Event Times

Oct 7 | 6:30 pm




Special Event



Author of The Sleeping Giant Awakens, David MacDonald in the eBar

Meet University of Guelph professor David MacDonald on Tuesday, September 17th in the Ebar. Join the discussion on his important book which looks into how residential school Survivors and other Indigenous peoples, settlers, and the Truth and Reconciliation Commission of Canada approached the question of genocide in the Indian Residential Schools system. It assesses prospects for conciliation in the aftermath of genocide.

Doors at 6:30pm

Start Time: 7pm - 9pm

Tickets: $8, $6 bookshelf members

 Visit David MacDonald's website https://www.davidbmacdonald.com/


photo from website

From the Publisher: University of Toronto Press, Scholarly Publishing Division

Confronting the truths of Canada's Indian residential school system has been likened to waking a sleeping giant. In The Sleeping Giant Awakens, David B. MacDonald uses genocide as an analytical tool to better understand Canada's past and present relationships between settlers and Indigenous peoples. Starting with a discussion of how genocide is defined in domestic and international law, the book applies the concept to the forced transfer of Indigenous children to residential schools and the "Sixties Scoop," in which Indigenous children were taken from their communities and placed in foster homes or adopted.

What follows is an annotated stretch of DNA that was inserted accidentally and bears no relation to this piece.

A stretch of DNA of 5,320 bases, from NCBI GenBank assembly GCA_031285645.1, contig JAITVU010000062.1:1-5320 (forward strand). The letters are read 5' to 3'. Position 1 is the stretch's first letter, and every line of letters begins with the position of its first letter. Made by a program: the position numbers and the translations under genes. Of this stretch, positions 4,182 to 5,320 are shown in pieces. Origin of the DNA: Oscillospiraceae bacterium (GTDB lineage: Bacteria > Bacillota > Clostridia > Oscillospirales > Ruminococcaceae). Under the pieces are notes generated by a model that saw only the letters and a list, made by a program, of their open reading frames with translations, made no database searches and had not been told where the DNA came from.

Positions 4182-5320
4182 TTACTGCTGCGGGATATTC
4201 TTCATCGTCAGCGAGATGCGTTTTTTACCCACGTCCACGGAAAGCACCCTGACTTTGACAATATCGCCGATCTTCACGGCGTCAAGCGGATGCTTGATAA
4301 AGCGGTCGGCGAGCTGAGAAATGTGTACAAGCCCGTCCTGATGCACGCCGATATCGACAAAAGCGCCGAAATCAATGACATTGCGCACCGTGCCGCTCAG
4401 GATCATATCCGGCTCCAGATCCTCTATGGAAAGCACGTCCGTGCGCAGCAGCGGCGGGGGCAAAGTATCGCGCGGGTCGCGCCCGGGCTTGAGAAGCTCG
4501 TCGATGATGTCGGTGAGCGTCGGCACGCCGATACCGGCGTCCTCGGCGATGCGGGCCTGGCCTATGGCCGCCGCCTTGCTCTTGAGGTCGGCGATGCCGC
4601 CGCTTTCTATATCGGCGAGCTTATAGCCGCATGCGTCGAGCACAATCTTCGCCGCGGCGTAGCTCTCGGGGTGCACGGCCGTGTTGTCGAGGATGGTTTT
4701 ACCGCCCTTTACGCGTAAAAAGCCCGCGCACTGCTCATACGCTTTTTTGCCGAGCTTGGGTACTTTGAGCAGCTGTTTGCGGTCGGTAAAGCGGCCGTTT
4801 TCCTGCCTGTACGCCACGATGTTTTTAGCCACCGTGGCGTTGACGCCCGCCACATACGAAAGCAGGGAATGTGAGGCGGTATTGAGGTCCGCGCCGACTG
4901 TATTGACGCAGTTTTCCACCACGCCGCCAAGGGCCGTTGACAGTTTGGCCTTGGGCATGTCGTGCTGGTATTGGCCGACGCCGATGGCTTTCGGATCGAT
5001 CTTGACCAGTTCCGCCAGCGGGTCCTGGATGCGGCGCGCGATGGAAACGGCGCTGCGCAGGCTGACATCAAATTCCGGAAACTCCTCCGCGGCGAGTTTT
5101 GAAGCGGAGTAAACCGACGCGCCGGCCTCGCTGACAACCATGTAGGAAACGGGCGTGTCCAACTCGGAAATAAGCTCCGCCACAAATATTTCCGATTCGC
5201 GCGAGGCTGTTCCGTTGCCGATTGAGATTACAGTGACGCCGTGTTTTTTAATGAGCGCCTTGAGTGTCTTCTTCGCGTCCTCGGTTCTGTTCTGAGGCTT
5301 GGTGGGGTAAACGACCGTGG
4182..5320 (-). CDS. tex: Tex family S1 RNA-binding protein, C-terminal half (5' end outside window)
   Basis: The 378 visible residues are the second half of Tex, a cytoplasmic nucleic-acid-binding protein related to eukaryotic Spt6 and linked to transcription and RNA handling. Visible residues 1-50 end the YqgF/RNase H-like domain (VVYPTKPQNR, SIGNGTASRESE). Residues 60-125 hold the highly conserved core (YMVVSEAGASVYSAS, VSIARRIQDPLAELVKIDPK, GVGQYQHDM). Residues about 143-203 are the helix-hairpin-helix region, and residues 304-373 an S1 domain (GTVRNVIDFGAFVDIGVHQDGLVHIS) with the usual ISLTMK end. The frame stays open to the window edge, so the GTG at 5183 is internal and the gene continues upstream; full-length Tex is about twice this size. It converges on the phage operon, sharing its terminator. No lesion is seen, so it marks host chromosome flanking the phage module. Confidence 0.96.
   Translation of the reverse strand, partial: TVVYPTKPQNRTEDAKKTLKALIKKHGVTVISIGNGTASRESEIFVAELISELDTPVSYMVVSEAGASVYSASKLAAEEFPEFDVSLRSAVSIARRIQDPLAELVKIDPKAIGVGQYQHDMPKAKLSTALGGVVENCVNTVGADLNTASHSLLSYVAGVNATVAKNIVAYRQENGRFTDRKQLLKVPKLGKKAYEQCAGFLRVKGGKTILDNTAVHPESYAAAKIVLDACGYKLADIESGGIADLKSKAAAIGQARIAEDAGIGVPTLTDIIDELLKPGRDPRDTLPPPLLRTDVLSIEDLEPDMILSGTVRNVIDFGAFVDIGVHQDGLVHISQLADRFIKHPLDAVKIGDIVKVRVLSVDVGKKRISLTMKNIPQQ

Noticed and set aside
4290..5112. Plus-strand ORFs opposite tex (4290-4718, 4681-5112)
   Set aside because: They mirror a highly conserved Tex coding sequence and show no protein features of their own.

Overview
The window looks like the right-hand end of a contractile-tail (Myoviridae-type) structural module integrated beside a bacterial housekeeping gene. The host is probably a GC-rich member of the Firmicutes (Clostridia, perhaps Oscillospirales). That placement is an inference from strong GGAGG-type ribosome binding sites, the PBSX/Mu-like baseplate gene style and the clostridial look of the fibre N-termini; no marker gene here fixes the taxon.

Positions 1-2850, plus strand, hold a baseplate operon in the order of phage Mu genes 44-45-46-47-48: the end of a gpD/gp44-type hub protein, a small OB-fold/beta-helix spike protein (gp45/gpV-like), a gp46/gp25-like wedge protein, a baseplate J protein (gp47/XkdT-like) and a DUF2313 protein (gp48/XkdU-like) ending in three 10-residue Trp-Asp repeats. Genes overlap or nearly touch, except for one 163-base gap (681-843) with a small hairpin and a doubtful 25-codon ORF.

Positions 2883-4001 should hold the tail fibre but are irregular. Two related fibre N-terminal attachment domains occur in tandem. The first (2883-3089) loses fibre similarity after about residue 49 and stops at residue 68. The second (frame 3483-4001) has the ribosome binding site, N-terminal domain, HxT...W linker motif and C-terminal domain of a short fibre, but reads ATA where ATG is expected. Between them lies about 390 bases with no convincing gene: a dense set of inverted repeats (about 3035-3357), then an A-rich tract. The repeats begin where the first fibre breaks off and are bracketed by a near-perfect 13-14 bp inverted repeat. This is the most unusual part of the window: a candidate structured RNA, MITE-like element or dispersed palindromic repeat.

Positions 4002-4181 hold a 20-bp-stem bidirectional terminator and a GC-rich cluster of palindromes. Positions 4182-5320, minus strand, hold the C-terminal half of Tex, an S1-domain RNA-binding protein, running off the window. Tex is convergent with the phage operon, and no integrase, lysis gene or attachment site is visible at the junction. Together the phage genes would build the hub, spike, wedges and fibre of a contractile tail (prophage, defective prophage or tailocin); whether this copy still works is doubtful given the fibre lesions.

Based on archival research, extensive interviews with residential school Survivors, and officials at the Truth and Reconciliation Commission of Canada, among others, The Sleeping Giant Awakens offers a unique and timely perspective on the prospects for conciliation after genocide, exploring the difficulties in moving forward in a context where many settlers know little of the residential schools and ongoing legacies of colonization and need to have a better conception of Indigenous rights. It provides a detailed analysis of how the TRC approached genocide in its deliberations and in its Final Report.

Crucially, MacDonald engages critics who argue that the term genocide impedes understanding of the IRS system and imperils prospects for conciliation. By contrast, this book sees genocide recognition as an important basis for meaningful discussions of how to engage Indigenous-settler relations in respectful and proactive ways.